The biggest U.S. dairy farming cooperative struck a $425 million deal to buy dozens of plants from bankrupt milk processor Dean Foods Co. in a deal executives said would preserve jobs and markets for farmers’ milk.
The deal, which was proposed by Dairy Farmers of America, requires approval of the bankruptcy court and the U.S. Department of Justice.
If consummated, it would see the Kansas City, Kan., agricultural cooperative take over the bulk of Dean’s plants, following the top U.S. milk company’s bankruptcy filing in November.
Dean’s bankruptcy followed a years long decline in sales of fluid milk, the Dallas company’s main business. Bottled water, fruit juices and plant-based milk alternatives have crowded out milk cartons in grocery store beverage cases, pressuring the milk business. Dean also struggled as grocery sellers like Walmart Inc. and Kroger Co. opened their own milk-bottling plants, expanding sales of store-brand milk that is often priced far below branded milk from processors like Dean.
Pressures are mounting on the U.S. milk sector beyond Dean. Borden Dairy Co., another Texas dairy company, filed for bankruptcy in January, also blaming falling milk consumption and retailers’ investment in bargain-priced milk. Battling low prices, thousands of dairy farmers have closed their milking parlors in recent years, according to the U.S. Department of Agriculture.
Dean is a huge presence in the U.S. dairy sector, operating 57 plants in about 30 states, and both farmers and supermarket operators have fretted over the prospect of the company’s collapse. The company’s role as a major milk buyer, purchasing about 10% of U.S. farmers’ production, prompted the dairy farmers cooperative last October to begin discussing a deal to acquire plants and other assets from Dean.
In addition to the dairy farmers’ offer, Dean evaluated nearly 100 other potential buyers after seeking bankruptcy protection and provided details about its business to 38 of those, according to bankruptcy-court documents filed Monday.
The dairy cooperative’s bid will serve as the floor for the sale of those Dean assets, according to a company filing ahead of an April 13 deadline for bids for Dean’s business and a potential auction April 20. “We have had a relationship with DFA over the past 20 years, and we are confident in their ability to succeed in the current market and serve our customers with the same commitment to quality and service they have come to expect,” said Eric Beringause, Dean’s chief executive.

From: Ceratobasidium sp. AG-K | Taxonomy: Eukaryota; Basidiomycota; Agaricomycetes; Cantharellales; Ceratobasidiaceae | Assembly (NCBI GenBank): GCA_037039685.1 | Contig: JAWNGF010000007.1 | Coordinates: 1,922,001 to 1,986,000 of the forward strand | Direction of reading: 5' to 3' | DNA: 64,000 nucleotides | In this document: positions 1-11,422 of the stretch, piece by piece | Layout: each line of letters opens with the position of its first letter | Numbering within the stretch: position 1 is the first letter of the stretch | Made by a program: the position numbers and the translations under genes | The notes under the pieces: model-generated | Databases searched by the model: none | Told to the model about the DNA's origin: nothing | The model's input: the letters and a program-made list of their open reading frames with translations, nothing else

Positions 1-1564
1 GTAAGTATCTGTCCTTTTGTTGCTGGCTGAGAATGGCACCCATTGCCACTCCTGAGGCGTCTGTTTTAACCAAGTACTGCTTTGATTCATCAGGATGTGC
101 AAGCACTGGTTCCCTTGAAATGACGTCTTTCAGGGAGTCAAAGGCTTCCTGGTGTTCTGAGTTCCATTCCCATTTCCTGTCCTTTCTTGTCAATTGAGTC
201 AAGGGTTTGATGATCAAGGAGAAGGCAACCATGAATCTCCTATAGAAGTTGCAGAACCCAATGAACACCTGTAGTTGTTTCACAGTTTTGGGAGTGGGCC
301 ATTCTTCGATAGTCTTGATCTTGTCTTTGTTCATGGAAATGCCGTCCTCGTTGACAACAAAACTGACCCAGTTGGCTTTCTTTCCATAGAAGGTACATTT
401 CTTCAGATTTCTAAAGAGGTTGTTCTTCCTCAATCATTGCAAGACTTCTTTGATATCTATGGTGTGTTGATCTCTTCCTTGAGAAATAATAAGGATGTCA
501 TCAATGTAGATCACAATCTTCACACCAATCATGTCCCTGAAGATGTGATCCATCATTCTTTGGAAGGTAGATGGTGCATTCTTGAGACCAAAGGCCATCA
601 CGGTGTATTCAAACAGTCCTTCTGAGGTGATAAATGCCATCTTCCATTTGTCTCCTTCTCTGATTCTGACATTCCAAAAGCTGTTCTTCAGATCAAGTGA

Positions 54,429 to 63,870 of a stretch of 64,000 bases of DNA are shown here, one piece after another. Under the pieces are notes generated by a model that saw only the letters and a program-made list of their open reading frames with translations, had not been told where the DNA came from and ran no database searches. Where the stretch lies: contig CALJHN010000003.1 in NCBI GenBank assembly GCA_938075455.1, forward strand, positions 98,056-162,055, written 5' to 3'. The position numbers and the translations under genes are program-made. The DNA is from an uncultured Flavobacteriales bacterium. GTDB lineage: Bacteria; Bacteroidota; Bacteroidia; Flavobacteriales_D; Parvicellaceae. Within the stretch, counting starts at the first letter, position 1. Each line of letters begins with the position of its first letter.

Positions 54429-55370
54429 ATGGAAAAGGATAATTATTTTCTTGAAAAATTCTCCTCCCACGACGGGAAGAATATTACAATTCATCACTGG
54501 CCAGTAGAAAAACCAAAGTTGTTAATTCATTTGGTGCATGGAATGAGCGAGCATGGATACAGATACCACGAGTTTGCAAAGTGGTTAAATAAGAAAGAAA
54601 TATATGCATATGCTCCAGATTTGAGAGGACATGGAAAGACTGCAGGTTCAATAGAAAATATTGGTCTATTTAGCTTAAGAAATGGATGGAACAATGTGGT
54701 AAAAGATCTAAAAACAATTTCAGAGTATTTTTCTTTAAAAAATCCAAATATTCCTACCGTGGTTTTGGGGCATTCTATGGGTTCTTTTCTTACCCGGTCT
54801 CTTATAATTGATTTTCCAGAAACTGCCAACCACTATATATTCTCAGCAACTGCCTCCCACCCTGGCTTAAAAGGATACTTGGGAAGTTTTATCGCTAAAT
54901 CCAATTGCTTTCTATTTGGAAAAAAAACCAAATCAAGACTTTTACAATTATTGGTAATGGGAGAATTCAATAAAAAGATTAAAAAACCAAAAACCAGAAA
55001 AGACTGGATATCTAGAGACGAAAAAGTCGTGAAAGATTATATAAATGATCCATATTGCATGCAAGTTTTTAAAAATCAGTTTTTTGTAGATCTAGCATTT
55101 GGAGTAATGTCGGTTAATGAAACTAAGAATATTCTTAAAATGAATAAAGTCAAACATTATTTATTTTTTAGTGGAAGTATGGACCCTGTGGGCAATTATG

“As Dean is the largest dairy processor in the country and a significant customer of DFA, it is important to ensure continued secure markets for our members’ milk and minimal disruption to the U.S. dairy industry,” Rick Smith, the cooperative’s CEO, said.
Dairy Farmers of America, the largest U.S. dairy-farming cooperative by membership, markets nearly one-third of milk in the U.S. and operates its own milk-processing plants and dairy facilities.
Some dairy farmers, wary of a potential conflict of interest between the cooperative’s role as a marketer of farmers’ milk and its own processing operations, have voiced worries about its expanding further by acquiring much of Dean. The Justice Department has been probing the deal’s potential impact on farmers and regional milk markets.
In addition to plants from Dean, the dairy farmers’ proposal would include Dean’s Mexican subsidiaries and its ownership interest in a distribution venture with organic dairy cooperative Organic Valley. As part of the agreement, Dean committed to pay the cooperative a $15 million breakup fee if Dean ends up accepting a rival proposal.
To learn more about Dairy Farmers of America, visit their website.